Home' Trinidad and Tobago Guardian : May 24th 2015 Contents A41
May 24, 2015 www.guardian.co.tt Sunday Guardian
Sometimes, life takes twists so for-
tuitous that they seem inevitably pre-
determined. That may be the case for
Maya Gurung, a ten-year-old girl suf-
fering in post-earthquake Nepal.
Maya lost her lower left leg in the
April 25 quake and suddenly, her already
hardscrabble life became that much
harder. She was a poor girl living on
the unforgiving Himalayan terrain.
Without a limb, her life took an omi-
Maya and her father, Bhim Bahadur
Gurung, had held high hopes that the
doctors who treated her at a Kathmandu
hospital would fit her for a prosthetic
leg. But the hospital was overwhelmed
after the earthquake. Maya would have
to wait for many months, the doctors
told her father.
Without money, Gurung plucked his
crippled daughter from the hospital,
put her on his back and began a long
and arduous journey home to Kasi
Gaon, their village in Gorkha District.
Maya might have made it home to
a wrecked village where few houses
stood unscathed. She might have lived
out her life as a burden to parents who
struggle to feed and house their family.
She might have suffered rejection as
her father worried, and grown into a
woman who no man would marry. But
on the afternoon of May 12, what might
have been changed. A second earth-
quake rocked the Himalayas, and Maya s
life trajectory took yet another turn.
A chance encounter
Maya and her father had reached the
village of Rumchet on the day of the
second earthquake. There, they were
spotted by Jwalant Gurung, a University
of Washington graduate and a Nepalese
climber with a purpose.
For his MBA project in 2006, Gurung
organised a fund-raising climb of Mount
Rainier to further rural education in
Nepal. He s been doing it ever since
through his charity, 3 Summits for
Nepal, which has raised $200,000 and
built six schools.
Gurung was in Nepal during the April
25 earthquake and immediately flung
himself headlong into relief operations.
When he spotted Maya trekking
home on her father s back, he knew he
could help. He asked whether he could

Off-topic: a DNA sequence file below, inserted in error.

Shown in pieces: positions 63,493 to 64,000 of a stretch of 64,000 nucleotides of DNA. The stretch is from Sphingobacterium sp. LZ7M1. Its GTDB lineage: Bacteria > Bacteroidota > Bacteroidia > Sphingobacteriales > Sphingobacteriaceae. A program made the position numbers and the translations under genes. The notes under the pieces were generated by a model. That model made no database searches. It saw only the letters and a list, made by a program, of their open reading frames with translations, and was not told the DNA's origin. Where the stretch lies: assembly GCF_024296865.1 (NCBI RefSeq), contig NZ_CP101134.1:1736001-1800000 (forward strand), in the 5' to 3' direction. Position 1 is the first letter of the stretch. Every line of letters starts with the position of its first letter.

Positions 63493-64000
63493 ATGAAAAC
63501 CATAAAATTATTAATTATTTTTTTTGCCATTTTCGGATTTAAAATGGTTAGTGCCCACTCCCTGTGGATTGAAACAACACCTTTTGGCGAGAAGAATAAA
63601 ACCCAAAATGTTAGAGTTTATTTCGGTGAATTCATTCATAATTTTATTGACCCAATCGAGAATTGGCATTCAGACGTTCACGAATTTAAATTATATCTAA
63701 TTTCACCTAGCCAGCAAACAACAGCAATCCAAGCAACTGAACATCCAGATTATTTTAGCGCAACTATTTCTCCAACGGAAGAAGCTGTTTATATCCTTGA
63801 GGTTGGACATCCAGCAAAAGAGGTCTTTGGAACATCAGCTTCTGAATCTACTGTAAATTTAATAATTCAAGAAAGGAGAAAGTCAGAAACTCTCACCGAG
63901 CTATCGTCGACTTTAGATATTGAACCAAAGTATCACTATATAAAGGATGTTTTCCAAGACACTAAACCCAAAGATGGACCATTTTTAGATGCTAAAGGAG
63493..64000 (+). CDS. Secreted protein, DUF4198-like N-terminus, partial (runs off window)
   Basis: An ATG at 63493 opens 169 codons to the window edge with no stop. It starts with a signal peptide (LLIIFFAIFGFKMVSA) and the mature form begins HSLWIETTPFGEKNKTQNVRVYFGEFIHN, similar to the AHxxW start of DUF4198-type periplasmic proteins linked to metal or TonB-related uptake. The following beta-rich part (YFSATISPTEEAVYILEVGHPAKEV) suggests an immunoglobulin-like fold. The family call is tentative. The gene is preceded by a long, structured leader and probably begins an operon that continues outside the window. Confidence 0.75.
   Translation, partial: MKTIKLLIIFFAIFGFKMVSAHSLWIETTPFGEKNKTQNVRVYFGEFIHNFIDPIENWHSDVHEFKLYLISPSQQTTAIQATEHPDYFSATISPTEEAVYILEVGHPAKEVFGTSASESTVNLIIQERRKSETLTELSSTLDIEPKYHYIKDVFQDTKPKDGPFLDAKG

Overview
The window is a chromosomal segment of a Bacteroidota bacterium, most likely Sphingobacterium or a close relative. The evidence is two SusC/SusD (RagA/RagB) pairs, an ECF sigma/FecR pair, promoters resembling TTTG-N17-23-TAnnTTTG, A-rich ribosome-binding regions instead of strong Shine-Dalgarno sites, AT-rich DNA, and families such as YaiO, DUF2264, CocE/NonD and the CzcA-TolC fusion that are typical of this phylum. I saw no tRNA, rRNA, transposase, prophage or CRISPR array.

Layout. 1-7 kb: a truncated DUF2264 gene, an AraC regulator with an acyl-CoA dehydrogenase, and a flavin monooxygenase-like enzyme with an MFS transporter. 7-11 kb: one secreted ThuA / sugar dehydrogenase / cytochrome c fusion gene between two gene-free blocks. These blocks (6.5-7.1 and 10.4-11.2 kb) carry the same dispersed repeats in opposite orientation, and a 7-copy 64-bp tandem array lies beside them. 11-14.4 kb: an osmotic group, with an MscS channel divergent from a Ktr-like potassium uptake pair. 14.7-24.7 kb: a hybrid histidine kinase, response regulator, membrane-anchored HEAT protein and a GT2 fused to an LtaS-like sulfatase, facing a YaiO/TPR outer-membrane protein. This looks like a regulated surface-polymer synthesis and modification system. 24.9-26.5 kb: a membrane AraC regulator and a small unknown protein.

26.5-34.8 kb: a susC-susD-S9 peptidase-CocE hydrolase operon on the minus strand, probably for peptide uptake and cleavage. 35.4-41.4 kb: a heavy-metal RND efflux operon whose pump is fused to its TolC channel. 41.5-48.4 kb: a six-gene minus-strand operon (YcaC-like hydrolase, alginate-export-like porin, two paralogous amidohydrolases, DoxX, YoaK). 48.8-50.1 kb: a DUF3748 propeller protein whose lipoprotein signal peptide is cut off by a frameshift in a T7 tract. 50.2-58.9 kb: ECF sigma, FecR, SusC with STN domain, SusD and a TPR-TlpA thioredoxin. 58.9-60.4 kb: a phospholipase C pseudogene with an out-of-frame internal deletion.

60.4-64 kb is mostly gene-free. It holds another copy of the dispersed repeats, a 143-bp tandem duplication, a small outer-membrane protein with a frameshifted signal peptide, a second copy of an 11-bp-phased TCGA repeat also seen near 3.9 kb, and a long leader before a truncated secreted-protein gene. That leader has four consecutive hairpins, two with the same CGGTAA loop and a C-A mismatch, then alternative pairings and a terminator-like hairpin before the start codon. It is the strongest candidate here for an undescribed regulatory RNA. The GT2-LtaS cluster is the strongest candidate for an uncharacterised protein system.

take father and daughter back to Kath-
mandu. "I assured Maya s father that
I would take care of her," Gurung said.
"I told them I had a friend who was
His friend, Bibek Banskota, is no
ordinary doctor. Banskota s father,
Ashok, is an orthopedic surgeon who
returned home many years ago from
America to treat underprivileged chil-
dren living in Nepal s remote villages.
Children like Maya.
He opened the non-profit Hospital
and Rehabilitation Center for Disabled
Children in 1986, and has helped thou-
sands of children suffering from cleft
foot, tuberculosis of the spine and other
crippling ailments. The hospital spe-
cialised in pediatric orthopedics for
Bibek followed his father s calling
and he, too, became an orthopedic sur-
Gurung knew the Banskotas would
be able to fit Maya with a prosthetic
leg.The scenario played out like a heav-
enly dream after weeks of nightmares
for Bhim Bahadur Gurung. Maybe now,
his daughter would have a chance at
some sort of normalcy.
A lucky intervention
Dr Banksota said Maya was lucky to
have had a below-the-knee amputation.
Her maneuverability would have been
severely hampered otherwise.
"The operation was performed very
well," he said. "But the stump is still
Banskota had just measured Maya s
leg in order to fit her for a prosthetic
one. But she would have to wait a few
weeks before she was ready.
"Most of these kids in rural Nepal
have extremely hard lives," he said.
"A lot of things we take for granted,
they don t have. I am always amazed
at how resilient these kids are."
He said he drew inspiration from
Maya s smile. He could see she was
happier in the hospital, surrounded by
other children, some of whom are also
"It must give her some comfort to
see that she is not the only one," he
Outside Banskota s hospital, rows of
tents house earthquake victims still
needing care; doctors have been working
around the clock since April 25. Maya
was in capable hands. Thanks to the
kindness of strangers, she has hope.
Hope for Maya
...quake gives girl amazing second chance
Dr Bibek Banksota agreed to treat Maya at the hospital founded by his father.
The hospital provides medical care for impoverished children in Nepal.
Jwalant Gurung, left, ran into Maya and her father and brought them back to Kathmandu for care. At right is
Maya's mother and sister.
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